Programs for computers are a form of "computer-implemented invention", an expression intended to cover claims which involve computers, computer networks or other programmable apparatus whereby prima facie one or more of the features of the claimed invention are realised by means of a program or programs. Such claims may e.g. take the form of a method of operating said apparatus, the apparatus set up to execute the method, a readable medium carrying a program (see T 424/03) or, following T 1173/97, the program itself. The examiner should disregard the claim category and concentrate on its content in order to determine whether the claimed subject-matter, considered as a whole, has a technical character. Moreover, insofar as the scheme for examination is concerned, no distinctions are made on the basis of the overall purpose of the invention, i.e. whether it is intended to fill a business niche, to provide some new entertainment, etc. Technical character should be assessed without regard to the prior art (see T 1173/97, confirmed by G 3/08). Features of the computer program itself (see T 1173/97) as well as the presence of a device defined in the claim (see T 424/03 and T 258/03) may potentially lend technical character to the claimed subject-matter as explained below.
The basic patentability considerations in respect of claims for computer programs are in principle the same as for other subject-matter. While "programs for computers" are included among the items listed in Art. 52(2), if the claimed subject-matter has a technical character it is not excluded from patentability by the provisions of Art. 52(2) and Art. 52(3). Moreover, a data processing operation controlled by a computer program can equally, in theory, be implemented by means of special circuits, and the execution of a program always involves physical effects, e.g. electrical currents. According to T 1173/97, such normal physical effects are not in themselves sufficient to lend a computer program technical character (for the procedure at the search stage, see B-VIII, 2.2). However, if a computer program is capable of bringing about, when running on a computer, a further technical effect going beyond these normal physical effects, it is not excluded from patentability. This further technical effect may be known in the prior art. A further technical effect which lends technical character to a computer program may be found e.g. in the control of an industrial process or in processing data which represent physical entities or in the internal functioning of the computer itself or its interfaces under the influence of the program and could, for example, affect the efficiency or security of a process, the management of computer resources required or the rate of data transfer in a communication link. As a consequence, a computer program may be considered as an invention within the meaning of Art. 52(1) if the program has the potential to bring about, when running on a computer, a further technical effect which goes beyond the normal physical interactions between the program and the computer. A patent may be granted on such a claim if all the requirements of the EPC are met; see in particular Art. 84, Art. 83, Art. 54 and Art. 56, and G-III, 3 below. Such claims should not contain program listings (see F-II, 4.12), but should define all the features which assure patentability of the process which the program is intended to carry out when it is run (see F-IV, 4.5.2, last sentence).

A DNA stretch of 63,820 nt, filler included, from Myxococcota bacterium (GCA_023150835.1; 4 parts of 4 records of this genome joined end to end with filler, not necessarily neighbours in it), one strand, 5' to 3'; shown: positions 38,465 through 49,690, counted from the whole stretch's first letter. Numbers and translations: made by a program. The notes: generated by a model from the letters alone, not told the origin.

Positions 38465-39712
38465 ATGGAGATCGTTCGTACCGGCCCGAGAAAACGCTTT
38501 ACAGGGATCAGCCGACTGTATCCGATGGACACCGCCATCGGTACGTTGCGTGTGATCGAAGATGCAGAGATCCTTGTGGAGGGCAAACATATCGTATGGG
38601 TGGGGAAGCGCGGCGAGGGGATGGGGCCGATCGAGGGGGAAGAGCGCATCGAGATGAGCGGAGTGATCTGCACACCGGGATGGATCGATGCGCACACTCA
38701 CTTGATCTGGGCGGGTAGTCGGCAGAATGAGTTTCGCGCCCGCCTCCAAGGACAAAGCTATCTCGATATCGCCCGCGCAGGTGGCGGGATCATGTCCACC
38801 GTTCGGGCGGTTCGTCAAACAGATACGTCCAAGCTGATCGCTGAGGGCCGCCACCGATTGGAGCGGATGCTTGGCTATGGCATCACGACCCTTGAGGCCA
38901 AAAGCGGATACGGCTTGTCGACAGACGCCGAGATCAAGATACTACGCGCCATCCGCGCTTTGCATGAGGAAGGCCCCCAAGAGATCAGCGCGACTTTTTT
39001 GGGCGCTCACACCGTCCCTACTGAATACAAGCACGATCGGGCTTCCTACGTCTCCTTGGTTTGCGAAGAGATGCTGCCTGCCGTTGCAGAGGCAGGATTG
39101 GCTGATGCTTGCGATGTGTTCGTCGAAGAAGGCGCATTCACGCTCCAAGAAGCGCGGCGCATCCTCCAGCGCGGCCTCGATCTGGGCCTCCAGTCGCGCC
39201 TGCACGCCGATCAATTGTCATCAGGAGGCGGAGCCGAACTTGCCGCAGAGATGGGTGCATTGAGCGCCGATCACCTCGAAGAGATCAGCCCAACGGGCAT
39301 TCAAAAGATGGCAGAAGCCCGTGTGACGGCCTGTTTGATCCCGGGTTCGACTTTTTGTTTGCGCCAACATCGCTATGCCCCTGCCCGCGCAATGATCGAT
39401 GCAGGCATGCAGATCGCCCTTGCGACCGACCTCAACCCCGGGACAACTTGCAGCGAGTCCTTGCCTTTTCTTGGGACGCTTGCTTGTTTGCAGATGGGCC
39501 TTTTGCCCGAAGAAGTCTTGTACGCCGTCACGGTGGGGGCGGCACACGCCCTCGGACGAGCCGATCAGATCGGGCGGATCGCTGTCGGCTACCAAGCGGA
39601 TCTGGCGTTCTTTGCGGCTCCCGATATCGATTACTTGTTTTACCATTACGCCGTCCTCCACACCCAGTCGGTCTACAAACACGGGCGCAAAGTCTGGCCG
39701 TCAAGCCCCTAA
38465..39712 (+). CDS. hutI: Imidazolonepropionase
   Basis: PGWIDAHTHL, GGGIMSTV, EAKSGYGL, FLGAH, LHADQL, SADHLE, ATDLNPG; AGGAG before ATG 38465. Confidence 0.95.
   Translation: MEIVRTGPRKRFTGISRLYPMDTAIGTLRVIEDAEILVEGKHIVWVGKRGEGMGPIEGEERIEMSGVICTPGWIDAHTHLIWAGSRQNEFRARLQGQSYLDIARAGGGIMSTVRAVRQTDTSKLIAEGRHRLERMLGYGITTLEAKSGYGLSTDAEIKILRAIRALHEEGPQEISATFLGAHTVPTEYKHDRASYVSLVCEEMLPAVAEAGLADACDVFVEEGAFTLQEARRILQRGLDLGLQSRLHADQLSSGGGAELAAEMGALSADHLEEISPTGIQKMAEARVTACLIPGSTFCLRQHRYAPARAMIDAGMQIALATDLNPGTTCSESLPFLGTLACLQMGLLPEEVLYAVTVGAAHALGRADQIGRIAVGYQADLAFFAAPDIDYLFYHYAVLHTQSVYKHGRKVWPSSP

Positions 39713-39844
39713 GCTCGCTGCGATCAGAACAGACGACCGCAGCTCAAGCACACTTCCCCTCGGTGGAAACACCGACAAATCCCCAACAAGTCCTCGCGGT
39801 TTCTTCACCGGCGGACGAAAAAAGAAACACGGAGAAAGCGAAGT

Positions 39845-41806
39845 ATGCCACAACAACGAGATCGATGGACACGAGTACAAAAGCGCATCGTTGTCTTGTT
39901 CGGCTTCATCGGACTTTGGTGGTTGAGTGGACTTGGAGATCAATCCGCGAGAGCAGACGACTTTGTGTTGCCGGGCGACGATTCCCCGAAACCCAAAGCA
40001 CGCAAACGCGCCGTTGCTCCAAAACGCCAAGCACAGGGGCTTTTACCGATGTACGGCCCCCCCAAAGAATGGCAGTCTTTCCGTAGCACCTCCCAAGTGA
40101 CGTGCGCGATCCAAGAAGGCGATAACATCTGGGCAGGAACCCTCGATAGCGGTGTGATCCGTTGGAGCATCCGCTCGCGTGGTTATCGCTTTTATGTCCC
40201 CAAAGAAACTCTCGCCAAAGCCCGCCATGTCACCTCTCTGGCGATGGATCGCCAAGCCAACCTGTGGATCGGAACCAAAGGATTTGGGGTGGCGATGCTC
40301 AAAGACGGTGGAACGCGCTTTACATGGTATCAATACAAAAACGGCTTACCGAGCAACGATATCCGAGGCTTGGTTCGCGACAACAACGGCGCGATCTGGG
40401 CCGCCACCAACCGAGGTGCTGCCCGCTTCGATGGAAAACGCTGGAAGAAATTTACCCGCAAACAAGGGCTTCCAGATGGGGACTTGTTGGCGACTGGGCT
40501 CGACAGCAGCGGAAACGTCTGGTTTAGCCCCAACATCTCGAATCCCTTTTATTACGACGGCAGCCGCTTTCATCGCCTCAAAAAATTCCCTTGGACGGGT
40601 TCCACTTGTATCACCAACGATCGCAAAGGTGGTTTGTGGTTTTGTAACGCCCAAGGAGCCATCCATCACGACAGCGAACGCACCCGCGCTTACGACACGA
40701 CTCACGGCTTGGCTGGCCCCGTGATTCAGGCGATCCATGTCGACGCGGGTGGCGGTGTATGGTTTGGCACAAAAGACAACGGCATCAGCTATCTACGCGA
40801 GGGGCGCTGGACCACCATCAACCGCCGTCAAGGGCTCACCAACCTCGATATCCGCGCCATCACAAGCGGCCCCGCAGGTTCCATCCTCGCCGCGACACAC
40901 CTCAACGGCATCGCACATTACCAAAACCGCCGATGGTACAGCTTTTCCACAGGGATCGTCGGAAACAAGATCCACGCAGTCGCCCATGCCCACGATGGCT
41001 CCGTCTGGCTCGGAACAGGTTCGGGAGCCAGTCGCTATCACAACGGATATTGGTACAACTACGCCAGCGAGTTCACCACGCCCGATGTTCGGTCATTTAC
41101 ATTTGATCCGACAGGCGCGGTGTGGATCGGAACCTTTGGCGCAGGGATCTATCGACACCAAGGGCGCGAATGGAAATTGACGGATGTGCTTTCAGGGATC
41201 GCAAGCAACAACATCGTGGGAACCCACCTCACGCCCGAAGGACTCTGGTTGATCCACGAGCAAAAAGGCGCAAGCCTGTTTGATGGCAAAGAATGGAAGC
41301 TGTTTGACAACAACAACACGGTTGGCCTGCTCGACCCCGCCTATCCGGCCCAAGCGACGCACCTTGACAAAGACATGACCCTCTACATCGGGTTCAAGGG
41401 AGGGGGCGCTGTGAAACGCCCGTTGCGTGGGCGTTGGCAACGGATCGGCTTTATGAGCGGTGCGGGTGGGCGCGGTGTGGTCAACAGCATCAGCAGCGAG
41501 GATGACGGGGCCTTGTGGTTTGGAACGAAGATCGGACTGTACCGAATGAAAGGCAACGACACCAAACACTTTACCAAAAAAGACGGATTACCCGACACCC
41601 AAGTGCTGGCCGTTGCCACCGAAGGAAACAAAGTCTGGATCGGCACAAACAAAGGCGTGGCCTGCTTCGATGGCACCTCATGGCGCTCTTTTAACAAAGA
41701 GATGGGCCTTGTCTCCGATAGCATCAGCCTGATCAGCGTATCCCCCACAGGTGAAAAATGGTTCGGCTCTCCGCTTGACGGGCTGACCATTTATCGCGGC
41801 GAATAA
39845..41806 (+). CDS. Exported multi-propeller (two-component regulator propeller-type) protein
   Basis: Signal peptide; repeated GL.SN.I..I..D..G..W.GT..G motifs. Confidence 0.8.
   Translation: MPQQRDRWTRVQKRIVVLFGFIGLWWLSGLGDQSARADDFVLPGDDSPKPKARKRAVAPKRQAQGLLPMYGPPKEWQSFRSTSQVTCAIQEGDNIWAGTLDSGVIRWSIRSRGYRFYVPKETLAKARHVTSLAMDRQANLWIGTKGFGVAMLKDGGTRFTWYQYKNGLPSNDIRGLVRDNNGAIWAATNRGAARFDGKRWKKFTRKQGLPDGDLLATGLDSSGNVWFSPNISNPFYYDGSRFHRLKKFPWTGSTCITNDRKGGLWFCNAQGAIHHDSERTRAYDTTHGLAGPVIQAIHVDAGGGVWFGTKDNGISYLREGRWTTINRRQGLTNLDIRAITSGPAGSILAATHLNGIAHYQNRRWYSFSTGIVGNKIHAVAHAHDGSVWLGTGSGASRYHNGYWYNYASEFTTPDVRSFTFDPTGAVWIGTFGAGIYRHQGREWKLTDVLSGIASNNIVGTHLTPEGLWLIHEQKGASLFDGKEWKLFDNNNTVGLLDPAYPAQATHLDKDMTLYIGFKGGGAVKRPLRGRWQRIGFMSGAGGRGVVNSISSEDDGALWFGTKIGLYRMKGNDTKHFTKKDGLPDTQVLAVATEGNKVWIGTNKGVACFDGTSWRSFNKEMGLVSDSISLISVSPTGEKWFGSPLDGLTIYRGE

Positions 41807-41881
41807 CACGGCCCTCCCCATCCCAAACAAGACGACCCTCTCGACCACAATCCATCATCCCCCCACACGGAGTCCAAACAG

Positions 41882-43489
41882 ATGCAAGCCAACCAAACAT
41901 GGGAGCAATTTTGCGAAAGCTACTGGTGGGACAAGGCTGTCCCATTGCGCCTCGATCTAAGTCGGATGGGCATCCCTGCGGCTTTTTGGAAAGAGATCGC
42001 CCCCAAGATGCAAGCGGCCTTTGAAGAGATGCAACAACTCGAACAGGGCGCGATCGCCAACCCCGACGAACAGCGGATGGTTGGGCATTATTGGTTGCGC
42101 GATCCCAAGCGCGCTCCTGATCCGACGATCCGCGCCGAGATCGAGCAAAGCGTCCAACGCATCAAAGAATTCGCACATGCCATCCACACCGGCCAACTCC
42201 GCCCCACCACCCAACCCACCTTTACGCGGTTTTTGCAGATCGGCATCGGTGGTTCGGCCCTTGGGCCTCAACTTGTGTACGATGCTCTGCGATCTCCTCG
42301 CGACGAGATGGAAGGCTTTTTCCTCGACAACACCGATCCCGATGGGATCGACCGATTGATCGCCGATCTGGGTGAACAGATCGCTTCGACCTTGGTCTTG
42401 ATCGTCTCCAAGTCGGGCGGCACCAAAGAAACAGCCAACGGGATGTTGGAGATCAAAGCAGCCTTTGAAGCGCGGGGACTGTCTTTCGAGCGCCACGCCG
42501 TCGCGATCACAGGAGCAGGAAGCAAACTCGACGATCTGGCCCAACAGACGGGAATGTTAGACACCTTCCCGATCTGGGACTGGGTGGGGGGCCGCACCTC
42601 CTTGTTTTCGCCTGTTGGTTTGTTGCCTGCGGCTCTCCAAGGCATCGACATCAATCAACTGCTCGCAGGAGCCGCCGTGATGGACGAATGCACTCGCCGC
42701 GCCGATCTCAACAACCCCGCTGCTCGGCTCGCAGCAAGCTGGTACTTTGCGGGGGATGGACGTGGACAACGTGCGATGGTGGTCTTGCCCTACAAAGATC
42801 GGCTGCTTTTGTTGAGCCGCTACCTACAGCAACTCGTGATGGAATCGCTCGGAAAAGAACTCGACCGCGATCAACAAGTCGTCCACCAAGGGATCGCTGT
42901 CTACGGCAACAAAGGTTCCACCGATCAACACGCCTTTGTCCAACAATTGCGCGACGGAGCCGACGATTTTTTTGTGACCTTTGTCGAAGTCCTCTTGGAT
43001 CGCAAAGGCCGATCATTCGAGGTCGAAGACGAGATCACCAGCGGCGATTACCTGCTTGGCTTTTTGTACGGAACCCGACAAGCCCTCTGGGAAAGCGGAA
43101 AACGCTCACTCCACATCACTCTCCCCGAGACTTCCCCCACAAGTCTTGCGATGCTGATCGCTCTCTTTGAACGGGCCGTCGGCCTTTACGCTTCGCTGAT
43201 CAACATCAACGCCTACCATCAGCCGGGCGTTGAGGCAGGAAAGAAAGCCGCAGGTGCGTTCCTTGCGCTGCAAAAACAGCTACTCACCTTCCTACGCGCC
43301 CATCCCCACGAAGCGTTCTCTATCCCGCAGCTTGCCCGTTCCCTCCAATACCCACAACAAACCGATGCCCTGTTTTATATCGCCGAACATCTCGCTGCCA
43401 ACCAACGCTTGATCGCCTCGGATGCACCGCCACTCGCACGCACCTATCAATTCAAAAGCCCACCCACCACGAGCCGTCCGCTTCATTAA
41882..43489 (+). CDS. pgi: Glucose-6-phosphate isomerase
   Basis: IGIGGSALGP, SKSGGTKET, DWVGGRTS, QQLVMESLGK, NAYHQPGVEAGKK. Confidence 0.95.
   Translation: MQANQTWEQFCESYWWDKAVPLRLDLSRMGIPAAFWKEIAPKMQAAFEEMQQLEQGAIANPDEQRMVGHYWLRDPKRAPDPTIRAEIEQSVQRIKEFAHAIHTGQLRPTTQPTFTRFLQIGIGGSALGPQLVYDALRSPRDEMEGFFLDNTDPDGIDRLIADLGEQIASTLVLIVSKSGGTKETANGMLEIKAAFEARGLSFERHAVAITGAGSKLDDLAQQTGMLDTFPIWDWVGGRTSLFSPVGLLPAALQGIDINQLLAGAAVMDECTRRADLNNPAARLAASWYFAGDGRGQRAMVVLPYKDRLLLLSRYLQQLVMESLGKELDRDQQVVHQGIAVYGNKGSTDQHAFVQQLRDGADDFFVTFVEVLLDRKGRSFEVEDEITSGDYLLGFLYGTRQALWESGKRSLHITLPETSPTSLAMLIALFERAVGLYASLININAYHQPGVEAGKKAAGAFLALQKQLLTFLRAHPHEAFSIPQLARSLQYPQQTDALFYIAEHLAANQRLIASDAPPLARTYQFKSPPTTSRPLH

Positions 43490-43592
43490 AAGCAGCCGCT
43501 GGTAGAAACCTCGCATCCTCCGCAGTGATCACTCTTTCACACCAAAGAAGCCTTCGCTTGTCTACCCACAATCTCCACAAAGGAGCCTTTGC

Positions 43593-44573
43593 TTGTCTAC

Moreover, following T 769/92, the requirement for technical character may be satisfied if technical considerations are required to carry out the invention. Such technical considerations must be reflected in the claimed subject-matter.
Any claimed subject-matter defining or using technical means is an invention within the meaning of Art. 52(1) (see T 424/03 and T 258/03, and confirmed in G 3/08). Therefore the mere inclusion of a computer, a computer network, a readable medium carrying a program, etc. in a claim lends technical character to the claimed subject-matter.
If claimed subject-matter does not have a prima facie technical character, it should be rejected under Art. 52(2) and (3). If the subject-matter passes this prima facie test for technicality, the examiner should then proceed to the questions of novelty and inventive step (see G-IV and G-VII).